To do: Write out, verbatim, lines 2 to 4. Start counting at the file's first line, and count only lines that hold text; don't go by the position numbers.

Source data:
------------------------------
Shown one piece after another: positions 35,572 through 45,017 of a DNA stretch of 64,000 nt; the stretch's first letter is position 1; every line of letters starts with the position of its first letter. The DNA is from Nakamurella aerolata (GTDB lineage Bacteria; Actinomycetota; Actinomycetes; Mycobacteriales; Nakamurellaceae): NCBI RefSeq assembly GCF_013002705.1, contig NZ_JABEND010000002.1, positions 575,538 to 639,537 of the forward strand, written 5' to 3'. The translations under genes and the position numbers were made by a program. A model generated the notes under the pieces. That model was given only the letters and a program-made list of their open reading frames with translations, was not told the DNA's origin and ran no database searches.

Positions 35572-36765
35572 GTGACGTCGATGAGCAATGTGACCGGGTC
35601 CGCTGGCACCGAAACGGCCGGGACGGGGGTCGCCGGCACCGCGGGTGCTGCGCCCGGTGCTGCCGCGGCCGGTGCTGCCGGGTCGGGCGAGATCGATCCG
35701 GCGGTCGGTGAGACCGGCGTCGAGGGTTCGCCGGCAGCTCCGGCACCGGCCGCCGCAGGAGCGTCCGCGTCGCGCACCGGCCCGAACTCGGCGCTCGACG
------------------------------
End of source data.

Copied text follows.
Positions 35572-36765
35572 GTGACGTCGATGAGCAATGTGACCGGGTC
35601 CGCTGGCACCGAAACGGCCGGGACGGGGGTCGCCGGCACCGCGGGTGCTGCGCCCGGTGCTGCCGCGGCCGGTGCTGCCGGGTCGGGCGAGATCGATCCG